NM pool future uncertain


The status and future of the New Milford pool is in question. “It could be the last operating year,” Council President Ken Carey warned of the financially daunting work required to keep the public swimming place open another season.

Carey reported at the Thursday, July 1, meeting that a new vacuum was ready for use and work was progressing on the steps. He also noted that enough funds remained from a grant to either purchase a cover for the pool or a filtration system – but not both. Each costs about $6,500, Carey said.

Carey advocated for the purchase of the pool cover. For the past 12 years, he has been cleaning out the pool to get it ready for summer. “I don’t know how many more years I have left of shoveling snakes, frogs and leaves out of there,” he said.

But those repairs and upgrades only scratch the surface of the pool needs. Council discussed fixing the concrete surround in the spring of 2015; but the concrete walls of the pool also need to be replaced
Carey will bring a detailed list of plans to fix the pool to the August council meeting. He estimated that the borough would need $25,000-$35,000 to address the repair needs.

The New Milford pool was built in the 1950s and remodeled in the 1980s. With 30 years between the installation and major overhaul, “It’s due,” Mayor Scott Smith said.

In the past, council members noted the community rallied around keeping the pool open. Council said the community may be needed to show its support for the pool again or face closing it.

Kelsey Wages, junior councilmember and lifeguard, said the pool has been very busy this season with an average of 20 or more people using it each day.

Water from a different source continues to cause concern in the borough.

Run-off from a Peck Hill Road property continues to cause flooding problems on the New Milford Borough roadway and on private property all the way to the bottom of Montrose Street, according to members of the council.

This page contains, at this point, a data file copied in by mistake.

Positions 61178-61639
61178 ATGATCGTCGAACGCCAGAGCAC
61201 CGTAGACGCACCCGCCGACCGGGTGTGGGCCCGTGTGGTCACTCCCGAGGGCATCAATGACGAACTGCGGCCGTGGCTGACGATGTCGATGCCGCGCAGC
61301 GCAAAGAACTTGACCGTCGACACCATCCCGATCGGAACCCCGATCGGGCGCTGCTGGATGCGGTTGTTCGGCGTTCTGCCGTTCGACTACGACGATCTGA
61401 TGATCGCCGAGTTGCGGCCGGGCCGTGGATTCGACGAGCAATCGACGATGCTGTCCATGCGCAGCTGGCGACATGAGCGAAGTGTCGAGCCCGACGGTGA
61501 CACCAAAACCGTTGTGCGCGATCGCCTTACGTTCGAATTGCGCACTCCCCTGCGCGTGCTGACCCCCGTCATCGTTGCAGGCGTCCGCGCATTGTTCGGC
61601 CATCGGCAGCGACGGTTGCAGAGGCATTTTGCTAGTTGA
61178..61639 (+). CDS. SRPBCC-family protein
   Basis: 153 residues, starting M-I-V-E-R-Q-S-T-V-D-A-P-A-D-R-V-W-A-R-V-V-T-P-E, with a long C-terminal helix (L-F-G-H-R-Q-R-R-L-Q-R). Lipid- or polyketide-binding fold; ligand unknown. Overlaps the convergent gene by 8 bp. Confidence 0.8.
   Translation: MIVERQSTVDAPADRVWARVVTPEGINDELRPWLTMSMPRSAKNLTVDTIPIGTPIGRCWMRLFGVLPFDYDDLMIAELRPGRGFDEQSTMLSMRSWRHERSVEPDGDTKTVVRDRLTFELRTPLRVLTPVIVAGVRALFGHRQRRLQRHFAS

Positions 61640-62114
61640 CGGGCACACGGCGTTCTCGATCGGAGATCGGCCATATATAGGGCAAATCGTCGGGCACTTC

In recent heavy rainstorms, water was shooting out over a stone wall and possibly causing damage to some private property as well as borough infrastructure. The road itself is being compromised, according to council, and stone used to reinforce ditches last year has been washed out.

Council discussed several options at the Thursday, July 17 meeting, including paving the top of the roadway. Councilman Larry White said that would alleviate some of the debris that washes into the road but cause water to run down the street “twice as fast” and possibly causing more problems for neighboring homeowners.

Councilwoman Barb James suggested having an engineer evaluate the situation and provide recommendations.
Council said the issues first began on the street when a culvert that used to divert water flow to a creek was either removed or compromised. Councilman Rick Ainey said he could see the borough joining in a legal suit if one was brought by neighboring property owners.

A natural gas vendor expo will be held August 4, 6-8 p.m., at the New Milford United Methodist Church on Pratt St. Ainey said this will be a chance for residents to meet with technicians regarding possible conversions to natural gas, as well as sign commitment letters to hook up to the service.

If enough New Milford area customers sign on, Leatherstocking will begin drawing up construction plans in the fall and has proposed to begin installing lines next year.